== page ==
(h) The s t a f f member s h a l l be e n t i t l e d t o - s e e and t o comment

upon any document s u b mi t t e d t o t h e Committee by way o f

e v i d e n c e and s h a l l be f u r n i s h e d wi t h a copy o f any such

document as soon as p r a c t i c a b l e .

( i ) All o r a l e v i d e n c e s h a l l be r e c o r d e d v e r b a t i m , and a copy

o f t h e r e c o r d s h a l l be f u r n i s h e d t o t h e s t a f f member a t

t h e c o n c l u s i o n o f each d a y ' s h e a r i n g o r so soon t h e r e ­

a f t e r as i s p r a c t i c a b l e . A t r a n s c r i p t a l s o s h a l l be

f u r n i s h e d t o t h e s t a f f member as soon as p o s s i b l e o f such

p a r t s o f t h e e v i d e n c e as he may r e q u e s t .

( j ) All p r o c e e d i n g s o f t h e Committee s h a l l be h e l d in c a me r a .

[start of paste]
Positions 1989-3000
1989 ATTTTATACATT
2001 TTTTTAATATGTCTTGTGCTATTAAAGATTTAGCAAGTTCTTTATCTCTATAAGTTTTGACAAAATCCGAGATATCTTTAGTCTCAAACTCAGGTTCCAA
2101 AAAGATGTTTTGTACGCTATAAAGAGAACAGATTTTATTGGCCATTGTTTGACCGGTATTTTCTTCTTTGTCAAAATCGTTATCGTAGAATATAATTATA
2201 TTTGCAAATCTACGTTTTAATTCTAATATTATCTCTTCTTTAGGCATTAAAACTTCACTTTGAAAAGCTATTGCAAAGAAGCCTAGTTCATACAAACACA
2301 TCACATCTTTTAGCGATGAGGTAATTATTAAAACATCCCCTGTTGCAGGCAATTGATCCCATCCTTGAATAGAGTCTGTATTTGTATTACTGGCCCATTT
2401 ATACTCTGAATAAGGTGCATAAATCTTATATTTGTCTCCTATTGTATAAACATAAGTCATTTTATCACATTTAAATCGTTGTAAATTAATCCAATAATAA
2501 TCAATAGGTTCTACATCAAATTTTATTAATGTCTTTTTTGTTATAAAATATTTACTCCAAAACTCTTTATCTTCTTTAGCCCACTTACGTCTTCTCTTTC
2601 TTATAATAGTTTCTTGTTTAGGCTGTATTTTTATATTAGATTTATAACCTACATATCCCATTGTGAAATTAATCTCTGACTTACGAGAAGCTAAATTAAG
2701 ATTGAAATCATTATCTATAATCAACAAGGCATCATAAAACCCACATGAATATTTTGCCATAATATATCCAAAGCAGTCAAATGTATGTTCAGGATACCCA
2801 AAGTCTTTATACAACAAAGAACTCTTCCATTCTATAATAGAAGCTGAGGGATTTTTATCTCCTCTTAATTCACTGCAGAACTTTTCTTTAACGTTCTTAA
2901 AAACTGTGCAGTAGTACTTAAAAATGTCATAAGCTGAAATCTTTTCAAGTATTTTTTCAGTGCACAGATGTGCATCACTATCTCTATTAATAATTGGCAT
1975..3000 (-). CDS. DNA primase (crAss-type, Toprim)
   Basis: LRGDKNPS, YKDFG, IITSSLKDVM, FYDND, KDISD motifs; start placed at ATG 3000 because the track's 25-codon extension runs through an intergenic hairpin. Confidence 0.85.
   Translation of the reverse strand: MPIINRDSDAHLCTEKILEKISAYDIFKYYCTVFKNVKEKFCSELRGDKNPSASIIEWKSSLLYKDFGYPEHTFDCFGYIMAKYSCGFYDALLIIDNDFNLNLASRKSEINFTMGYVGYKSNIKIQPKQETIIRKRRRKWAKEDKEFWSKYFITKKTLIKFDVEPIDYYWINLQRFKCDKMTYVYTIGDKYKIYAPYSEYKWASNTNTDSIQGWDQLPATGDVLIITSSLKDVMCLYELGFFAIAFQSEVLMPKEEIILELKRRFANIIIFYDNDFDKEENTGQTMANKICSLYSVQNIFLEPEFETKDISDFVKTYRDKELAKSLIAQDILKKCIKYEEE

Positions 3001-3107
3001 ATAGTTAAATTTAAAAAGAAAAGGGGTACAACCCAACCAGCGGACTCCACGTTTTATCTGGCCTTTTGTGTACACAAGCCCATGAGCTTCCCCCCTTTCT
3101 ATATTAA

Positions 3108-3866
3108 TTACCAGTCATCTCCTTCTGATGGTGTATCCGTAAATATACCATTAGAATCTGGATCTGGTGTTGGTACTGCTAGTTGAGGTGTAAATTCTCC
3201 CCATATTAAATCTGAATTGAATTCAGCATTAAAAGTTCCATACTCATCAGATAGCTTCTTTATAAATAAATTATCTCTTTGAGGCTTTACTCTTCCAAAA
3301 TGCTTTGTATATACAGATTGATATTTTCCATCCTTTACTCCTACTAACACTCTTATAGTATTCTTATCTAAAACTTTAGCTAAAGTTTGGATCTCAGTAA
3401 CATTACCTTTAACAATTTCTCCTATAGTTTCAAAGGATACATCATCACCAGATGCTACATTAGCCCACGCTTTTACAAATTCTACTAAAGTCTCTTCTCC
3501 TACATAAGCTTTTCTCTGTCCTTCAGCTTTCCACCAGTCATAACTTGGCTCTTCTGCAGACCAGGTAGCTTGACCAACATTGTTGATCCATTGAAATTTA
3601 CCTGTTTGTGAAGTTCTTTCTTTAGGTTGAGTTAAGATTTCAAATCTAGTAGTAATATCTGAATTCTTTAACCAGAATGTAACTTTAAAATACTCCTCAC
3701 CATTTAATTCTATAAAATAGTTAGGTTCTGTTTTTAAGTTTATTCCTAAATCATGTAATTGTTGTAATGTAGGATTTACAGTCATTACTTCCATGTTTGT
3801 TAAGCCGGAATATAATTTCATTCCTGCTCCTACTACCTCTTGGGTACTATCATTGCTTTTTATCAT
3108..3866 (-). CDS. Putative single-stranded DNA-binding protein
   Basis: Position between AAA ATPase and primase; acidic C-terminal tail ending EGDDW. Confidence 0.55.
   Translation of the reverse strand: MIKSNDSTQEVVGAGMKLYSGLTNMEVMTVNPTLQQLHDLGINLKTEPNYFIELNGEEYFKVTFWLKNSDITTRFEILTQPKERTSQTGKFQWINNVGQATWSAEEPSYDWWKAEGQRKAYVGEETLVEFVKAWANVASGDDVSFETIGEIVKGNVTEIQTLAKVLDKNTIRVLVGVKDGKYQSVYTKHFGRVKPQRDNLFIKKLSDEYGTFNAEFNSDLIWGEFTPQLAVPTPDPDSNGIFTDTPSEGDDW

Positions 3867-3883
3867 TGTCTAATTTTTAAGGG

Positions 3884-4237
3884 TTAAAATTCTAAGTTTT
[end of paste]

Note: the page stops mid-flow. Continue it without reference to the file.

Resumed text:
(k) No p e r s o n e x c e p t t h e members o f t h e Committee s h a l l be

p r e s e n t d u r i n g i t s d e l i b e r a t i o n s a f t e r t he e v i d e n c e has

been p r e s e n t e d .

( l ) The members o f t h e Committee s h a l l t r e a t t h e p r o c e e d i n g s ,

r e p o r t and a l l m a t t e r s r e l a t i n g t h e r e t o as c o n f i d e n t i a l .

14. Repor t s o f commi t t ees

( a) The r e p o r t o f a Committee s h a l l be s i g n e d by t h e Chairman o f

t h e Committ ee.

(b) The r e p o r t o f a Committee may i n c l u d e , t o g e t h e r wi t h t he

f i n d i n g s which t h e Committee i s r e q u i r e d by t he f o r e g o i n g r u l e s

t o make, any recommendat i ons which t h e Committee s e e s f i t t o

pr o p o s e .

Council 11 March 1966 December 1976 121

B-8

(c) The Chairman or any member of a Committee who d i s s e n t s from -( i ) a f i nd i ng t h a t t he r e i s str ong ground f o r bel i ev i n g

t h a t the s t a f f member has been g u i l t y of gross

misconduct, or

( i i ) a f i ndi ng t h a t an a l l e g a t i o n in a Formal Complaint

has been proven beyond reasonable doubt, or

( i i i ) a f i ndi ng t h a t a s t a f f member has been g u i l t y of

gross misconduct,

as the case may be, s h a l l be e n t i t l e d to make a s e pa r a t e